- McBain A, Madhwani T, Eatough J, Ledder R. An introduction to probiotics for dental health. Food Sci Technol Bull. 2009;6:5–29.
- Mitsuoka T. Recent trends in research on intestinal flora. Bifidobacteria Microflora. 1982;1:3–24.) Inflammatory bowel disease, gut bacteria and probiotic therapy. Int J Med Microbiol. 2010 Jan; 300(1):25-33.
- Makinen K, Berger B, Bel-Rhlid R, Ananta E. Science and technology for the mastership of probiotic applications in food products. J Biotechnol. 2012 Dec 31; 162(4):356-65.
- Vasiljevic T, Shah NP. Probiotics—from Metchnikoff to bioactives. Int Diary2008;18(7):714–28. )
- Carbohydrates: a limit on bacterial diversity within the colon. Rabiu BA, Gibson GR Biol Rev Camb Philos Soc. 2002 Aug; 77(3):443-53.
- Penner R, Fedorak RN, Madsen KL. Probiotics and nutraceuticals: non-medicinal treatments of gastrointestinal diseases. Curr Opin Pharmacol. 2005 Dec; 5(6):596-603.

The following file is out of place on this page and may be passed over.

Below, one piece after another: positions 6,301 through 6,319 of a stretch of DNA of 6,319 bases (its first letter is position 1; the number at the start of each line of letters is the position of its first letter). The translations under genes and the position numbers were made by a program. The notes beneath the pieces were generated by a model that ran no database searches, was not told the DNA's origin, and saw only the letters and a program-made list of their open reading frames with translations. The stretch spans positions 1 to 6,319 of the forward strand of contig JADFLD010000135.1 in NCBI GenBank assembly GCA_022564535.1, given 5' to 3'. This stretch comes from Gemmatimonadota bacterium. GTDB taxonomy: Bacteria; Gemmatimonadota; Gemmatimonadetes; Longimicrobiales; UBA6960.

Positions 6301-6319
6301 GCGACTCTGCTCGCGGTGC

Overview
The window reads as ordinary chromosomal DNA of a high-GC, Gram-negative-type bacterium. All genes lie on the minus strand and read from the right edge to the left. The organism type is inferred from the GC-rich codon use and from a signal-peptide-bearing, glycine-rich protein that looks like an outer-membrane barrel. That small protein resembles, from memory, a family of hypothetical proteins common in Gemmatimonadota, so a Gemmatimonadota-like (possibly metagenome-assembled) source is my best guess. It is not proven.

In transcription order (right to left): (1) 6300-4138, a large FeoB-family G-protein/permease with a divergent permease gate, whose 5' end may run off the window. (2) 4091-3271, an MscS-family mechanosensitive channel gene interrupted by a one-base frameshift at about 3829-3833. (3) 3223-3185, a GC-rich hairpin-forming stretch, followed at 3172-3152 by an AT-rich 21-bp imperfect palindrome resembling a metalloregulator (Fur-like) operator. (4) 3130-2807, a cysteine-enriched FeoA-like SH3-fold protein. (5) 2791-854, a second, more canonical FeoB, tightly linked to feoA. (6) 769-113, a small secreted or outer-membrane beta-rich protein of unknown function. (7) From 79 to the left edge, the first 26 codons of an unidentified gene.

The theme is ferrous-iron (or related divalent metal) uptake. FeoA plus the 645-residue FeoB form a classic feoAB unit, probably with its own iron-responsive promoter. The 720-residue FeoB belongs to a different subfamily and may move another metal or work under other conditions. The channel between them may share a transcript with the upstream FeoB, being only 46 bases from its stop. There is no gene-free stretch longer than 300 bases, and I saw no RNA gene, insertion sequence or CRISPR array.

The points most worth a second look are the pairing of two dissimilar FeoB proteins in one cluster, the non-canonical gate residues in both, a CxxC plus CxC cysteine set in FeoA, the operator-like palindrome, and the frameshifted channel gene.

- Madden JA, Plummer SF, Tang J, Garaiova I, Plummer NT, Herbison M, Hunter JO, Shimada T, Cheng L, Shirakawa T. Effect of probiotics on preventing disruption of the intestinal microflora following antibiotic therapy: a double-blind, placebo-controlled pilot study. Int Immunopharmacol. 2005 Jun; 5(6):1091-7.
- Platel K, Srinivasan K. Influence of dietary spices or their active principles on digestive enzymes of small intestinal mucosa in rats. Int J Food Sci Nutr. 1996; 47:55–59.
- Bodagh M, Maleki I, Hekmartdoost A, Ginger in gastrointestinal disorders: A systematic review of clinical trials. Food Science & Nutrition.Nov 2018
- Yamahara J, Huang QR, Li YH, Xu L, Fujimura H. Gastrointestinal motility enhancing effect of ginger and its active constituents. Chem & Pharmaceuticalbulletin. 1990; 38:430–431